Emma Carlow x Metio
Holiday Tree Of Life by Emma Carlow x Metio
Very excited about presenting you this Holiday Tree of Life. This flat pack Holiday Tree of Life is made of plywood and unpainted. Enjoy it as it is or paint your own version with a group of friends.
Inspiration for this Holiday Tree of Life comes from the extensive collection of paper cutouts collected by Bureau of Indian Affairs teacher Mable Morrow during her work with the Flandreau Santee Sioux tribe of South Dakota (1923-1937), and housed at the Museum of International Folk Art. Pictured alongside the DIY kit are examples of two paper cuts in the museum's collection.
The Native Americans of New England and the upper Midwest were making cutout silhouettes from birch bark before the first European settlers made contact with them. Cutouts served as patterns for beadwork, quillwork, and other ornaments to be applied to clothing, canoes, tools and toys. Through trade with Europeans, these tribes obtained scissors, and their cutouts became more complex. Birch bark gave way to paper and cutouts began to be viewed not just as patterns, but as art.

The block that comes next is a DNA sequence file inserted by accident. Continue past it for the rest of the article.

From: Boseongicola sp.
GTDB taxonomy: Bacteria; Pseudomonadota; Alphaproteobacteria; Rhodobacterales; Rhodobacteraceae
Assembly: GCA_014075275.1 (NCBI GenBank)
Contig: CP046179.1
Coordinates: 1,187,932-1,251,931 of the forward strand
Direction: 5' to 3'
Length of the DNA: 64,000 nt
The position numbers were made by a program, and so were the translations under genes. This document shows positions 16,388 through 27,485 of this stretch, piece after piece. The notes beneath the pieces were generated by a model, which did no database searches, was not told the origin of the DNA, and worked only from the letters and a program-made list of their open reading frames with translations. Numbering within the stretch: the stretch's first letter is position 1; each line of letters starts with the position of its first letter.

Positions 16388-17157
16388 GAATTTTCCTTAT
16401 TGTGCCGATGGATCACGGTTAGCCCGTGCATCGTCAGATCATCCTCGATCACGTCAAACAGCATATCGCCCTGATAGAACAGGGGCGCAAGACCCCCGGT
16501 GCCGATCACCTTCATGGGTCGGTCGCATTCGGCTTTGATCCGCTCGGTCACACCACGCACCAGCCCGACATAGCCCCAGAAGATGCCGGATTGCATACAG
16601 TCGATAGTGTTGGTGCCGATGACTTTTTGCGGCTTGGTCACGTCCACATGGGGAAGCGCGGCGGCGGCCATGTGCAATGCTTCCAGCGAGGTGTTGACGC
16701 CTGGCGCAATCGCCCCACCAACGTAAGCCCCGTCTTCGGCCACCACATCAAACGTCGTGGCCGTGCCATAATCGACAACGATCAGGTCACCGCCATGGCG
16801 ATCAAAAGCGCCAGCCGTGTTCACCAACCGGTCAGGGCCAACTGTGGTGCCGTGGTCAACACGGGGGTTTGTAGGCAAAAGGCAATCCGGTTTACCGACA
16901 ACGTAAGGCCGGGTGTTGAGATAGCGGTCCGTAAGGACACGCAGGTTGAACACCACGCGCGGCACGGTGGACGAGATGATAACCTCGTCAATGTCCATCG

Instructions included, but please note, for best results, we recommend you remove the tree cut out and paint it before assembling it.
Dimensions: Height approx 39.5cm / Width approx 26.7cm
Emma Carlow is an artist, designer and maker based in Lewes, East Sussex. She is inspired by folk art from around the world and the incredible craftsmanship displayed in objects that people used daily. Toys are her other passion. From dolls and animals of ancient Greece and Rome to the Galt toys from her childhood. She spends her time making things.
In celebration of folk art, creativity and joy, Pamela Kelly partnered with Emma Carlow to create Metio Studio. The idea underpinning the business is simple: have fun and make something.
At Metio Studio the making is focused on trees of life inspired by the craft traditions of the world. Every culture has its own version of a tree of life -- a symbol embodying abundance, nature, fertility, renewal, joy, and celebration. They are often created to mark a seasonal celebration, a rite of passage or simply to be given as a gift. In many cases, the making of these objects is accomplished by small groups who are part of a community involved in, or sponsoring a celebration or ceremony.
Perhaps in making a Metio Studio Tree of Life you, and your community, will have cause to celebrate.
Credit for the paper cuts:
Paper cut, Flandreau Santee Sioux tribe of South Dakota, ca.1893. Museum of International Folk Art, Santa Fe, New Mexico. Photo by Blair Clark. ©Museum of International Folk Art.